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Greek Bellydance
































Apollo is one of the Olympian deities in classical Greek and Roman religion and Greek and Roman mythology. The national divinity of the Greeks, Apollo has been recognized as a god of archery, music and dance, truth and prophecy, healing and diseases, the Sun and light, poetry, and more.

Tsifteteli is the Greek belly dance. Tsifteteli follows a rhythm common all over the middle east. The name tsifteteli is turkish and comes from chifteteli, which originally meant “two strings”.

A typical tsifteteli is not performed by a single belly dancer in a Rhine-stone costume, but by a massive number of dancers populating the dance floor, just like in a disco!

Tsifteteli is danced by men and women alike, in solo, couples and group formations. However, if you have been to Greece, you probably figured out that tsifteteli is the essential seducing female dance. Many women dance tsifteteli on the tables or bars trying to seduce and tantalize the men who are watching them, ready to fight for her eyes only!

Belly dancing is believed to have had a long history in the Middle East. Several Greek and Roman sources including Juvenal and Martial describe dancers from Asia Minor and Spain using undulating movements, playing castanets, and sinking to the floor with "quivering thighs", descriptions that are certainly suggestive of the movements that are today associated with belly dance.

Later, particularly in the 18th and 19th centuries, European travellers in the Middle East wrote extensively of the dancers they saw there, including the Awalim and Ghawazee of Egypt & Persia.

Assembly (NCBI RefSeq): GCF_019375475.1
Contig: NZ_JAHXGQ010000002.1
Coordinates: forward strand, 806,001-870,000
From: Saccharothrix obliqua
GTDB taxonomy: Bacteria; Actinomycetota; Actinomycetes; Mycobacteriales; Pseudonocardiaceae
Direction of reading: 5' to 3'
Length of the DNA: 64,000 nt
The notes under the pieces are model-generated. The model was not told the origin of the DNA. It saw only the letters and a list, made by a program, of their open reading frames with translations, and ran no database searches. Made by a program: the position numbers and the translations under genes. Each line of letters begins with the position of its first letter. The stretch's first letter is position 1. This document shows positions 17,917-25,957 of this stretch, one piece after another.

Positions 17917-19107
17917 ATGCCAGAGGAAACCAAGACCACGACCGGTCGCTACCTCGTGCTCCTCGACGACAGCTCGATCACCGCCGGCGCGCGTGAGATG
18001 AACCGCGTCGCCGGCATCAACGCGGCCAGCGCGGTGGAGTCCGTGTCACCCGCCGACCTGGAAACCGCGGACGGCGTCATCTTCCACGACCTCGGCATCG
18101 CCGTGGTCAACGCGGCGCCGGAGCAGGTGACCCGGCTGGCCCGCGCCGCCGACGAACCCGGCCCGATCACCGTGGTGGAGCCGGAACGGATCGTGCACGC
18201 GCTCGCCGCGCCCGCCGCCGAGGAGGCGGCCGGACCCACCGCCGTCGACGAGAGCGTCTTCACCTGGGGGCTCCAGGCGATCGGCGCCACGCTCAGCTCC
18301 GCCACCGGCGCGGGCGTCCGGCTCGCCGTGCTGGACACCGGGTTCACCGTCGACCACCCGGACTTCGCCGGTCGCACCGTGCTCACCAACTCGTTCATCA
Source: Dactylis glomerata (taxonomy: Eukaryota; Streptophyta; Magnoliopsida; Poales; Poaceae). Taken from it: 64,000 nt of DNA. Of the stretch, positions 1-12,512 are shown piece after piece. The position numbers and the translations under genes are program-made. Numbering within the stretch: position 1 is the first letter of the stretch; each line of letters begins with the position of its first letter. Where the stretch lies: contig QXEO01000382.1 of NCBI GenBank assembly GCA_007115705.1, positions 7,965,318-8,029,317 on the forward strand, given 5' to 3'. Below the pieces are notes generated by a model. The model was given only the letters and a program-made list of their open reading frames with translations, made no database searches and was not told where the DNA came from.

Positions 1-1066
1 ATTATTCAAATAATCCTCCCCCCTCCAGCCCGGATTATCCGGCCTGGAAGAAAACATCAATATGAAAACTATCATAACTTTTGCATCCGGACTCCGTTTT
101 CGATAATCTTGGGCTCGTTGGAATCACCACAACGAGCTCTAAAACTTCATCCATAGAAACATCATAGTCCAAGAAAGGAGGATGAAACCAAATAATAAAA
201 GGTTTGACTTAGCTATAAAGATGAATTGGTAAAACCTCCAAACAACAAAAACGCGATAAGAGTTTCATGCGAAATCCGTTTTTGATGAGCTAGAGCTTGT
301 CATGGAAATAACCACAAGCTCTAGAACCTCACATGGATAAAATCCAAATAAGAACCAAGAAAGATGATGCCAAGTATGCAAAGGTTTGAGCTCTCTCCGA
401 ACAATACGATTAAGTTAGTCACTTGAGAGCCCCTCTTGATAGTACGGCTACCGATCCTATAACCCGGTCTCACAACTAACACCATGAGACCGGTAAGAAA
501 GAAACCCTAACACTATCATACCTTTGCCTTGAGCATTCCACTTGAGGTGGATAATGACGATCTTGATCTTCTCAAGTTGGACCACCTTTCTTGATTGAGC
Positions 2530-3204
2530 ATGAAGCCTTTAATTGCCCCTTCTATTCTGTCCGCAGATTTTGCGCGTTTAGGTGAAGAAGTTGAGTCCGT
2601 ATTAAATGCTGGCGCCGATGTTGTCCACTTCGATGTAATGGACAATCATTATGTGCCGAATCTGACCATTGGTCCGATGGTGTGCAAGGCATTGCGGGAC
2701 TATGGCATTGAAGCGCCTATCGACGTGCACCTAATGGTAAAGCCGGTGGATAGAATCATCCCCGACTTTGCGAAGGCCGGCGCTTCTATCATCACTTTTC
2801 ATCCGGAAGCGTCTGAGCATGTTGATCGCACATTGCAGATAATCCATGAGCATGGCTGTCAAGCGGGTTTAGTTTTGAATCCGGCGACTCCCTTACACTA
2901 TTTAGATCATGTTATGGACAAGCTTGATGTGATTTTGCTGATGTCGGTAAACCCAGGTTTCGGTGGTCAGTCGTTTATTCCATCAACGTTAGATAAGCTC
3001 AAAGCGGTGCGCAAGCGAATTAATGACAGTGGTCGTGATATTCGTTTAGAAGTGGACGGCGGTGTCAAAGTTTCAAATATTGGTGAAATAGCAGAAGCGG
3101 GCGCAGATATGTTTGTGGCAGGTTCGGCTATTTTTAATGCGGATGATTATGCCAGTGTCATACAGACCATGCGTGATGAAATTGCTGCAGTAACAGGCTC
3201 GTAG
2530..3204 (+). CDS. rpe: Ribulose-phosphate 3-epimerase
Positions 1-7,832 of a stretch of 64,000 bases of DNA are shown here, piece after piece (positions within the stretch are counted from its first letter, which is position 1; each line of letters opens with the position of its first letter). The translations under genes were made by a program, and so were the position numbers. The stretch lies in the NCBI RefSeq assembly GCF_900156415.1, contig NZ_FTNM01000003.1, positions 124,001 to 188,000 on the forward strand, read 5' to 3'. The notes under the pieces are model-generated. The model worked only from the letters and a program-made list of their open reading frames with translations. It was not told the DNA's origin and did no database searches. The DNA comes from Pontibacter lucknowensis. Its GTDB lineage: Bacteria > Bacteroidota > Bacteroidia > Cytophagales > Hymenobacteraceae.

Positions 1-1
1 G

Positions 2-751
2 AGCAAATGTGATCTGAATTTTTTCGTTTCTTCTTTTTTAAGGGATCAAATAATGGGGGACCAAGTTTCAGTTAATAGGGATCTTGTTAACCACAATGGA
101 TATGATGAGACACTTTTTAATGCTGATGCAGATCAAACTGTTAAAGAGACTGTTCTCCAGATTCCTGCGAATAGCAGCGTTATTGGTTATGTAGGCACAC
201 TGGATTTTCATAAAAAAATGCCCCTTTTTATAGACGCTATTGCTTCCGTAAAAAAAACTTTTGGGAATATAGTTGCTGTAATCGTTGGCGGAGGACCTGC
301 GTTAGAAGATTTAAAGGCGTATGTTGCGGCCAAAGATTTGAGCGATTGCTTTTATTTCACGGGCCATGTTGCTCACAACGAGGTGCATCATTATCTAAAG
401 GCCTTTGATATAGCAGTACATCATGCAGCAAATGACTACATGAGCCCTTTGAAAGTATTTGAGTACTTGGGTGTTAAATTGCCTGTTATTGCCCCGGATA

The Greek historian Herodotus related the remarkable ability of Egyptians to create for themselves spontaneous fun, singing, clapping, and dancing in boats on the Nile during numerous religious festivals. It's from somewhere in this great, ancient tradition of gaiety that the belly dance emerged.

In the Ottoman Empire, belly dance was performed in the Sultan's palace.

Greek and Turkish styles of bellydancing have a lot in common, however the Greek styles of Bellydance are performed with Greek instruments and also derive its culture from Ancient Hellenistic Greek Culture and Beauty. Women did slow moves so as to show their respect to the Ancient Greek Gods and Goddesses.

In both countries belly dance played a mystery role in celebrations. In Greek culture it is a part of entertainment. Both men and women dance ‘oriental’ in weddings, parties, celebrations. Along with zeybekiko it is one of the most usual dances of Greece.

Many archaeologists say that Belly dance already existed in ancient Greece. That ancient Greek women used it for worshiping Aphrodite (Venus). There may also have been Belly dance through Greek medieval times. At that time of the Byzantine Imperia the Greeks had strong cultural exchange with the Arabs and other Middle-Eastern populations.

The most common Greek Bellydance movements are:

Small Hip Movements and Shimmies
Shoulder Shimmy
Vertical backwards
Hip circle
Hip semi-circle
Rotating around oneself with hip circle
Hip lift to the front
Hip lift in circle
Half camel step
Hands stretched out to the sides
Snapping the fingers
Hands put at the back side of the head
Bending backwards
Belly rolls (some times)
Hip sway forwards\backwards
Certain Leg Techniques

As it is a social dance, nobody plays cymbals while dancing it. Only in rare cases, when professional dancers perform Tsifteteli, then they play cymbals. Probably the Rembetiko Tsifteteli dancers who had come from Smyrna, played cymbals, but the more Tsifteteli spread all over Greece, the less common it became to play cymbals.


It was not common for the dancers to have originated from the beautiful Greek countryside which then evolved into Temple dances performed by the priests, this would probably have morphed into society and has now reached us throughout the ages and is now considered a beautiful unique style of song and dance all to it's own!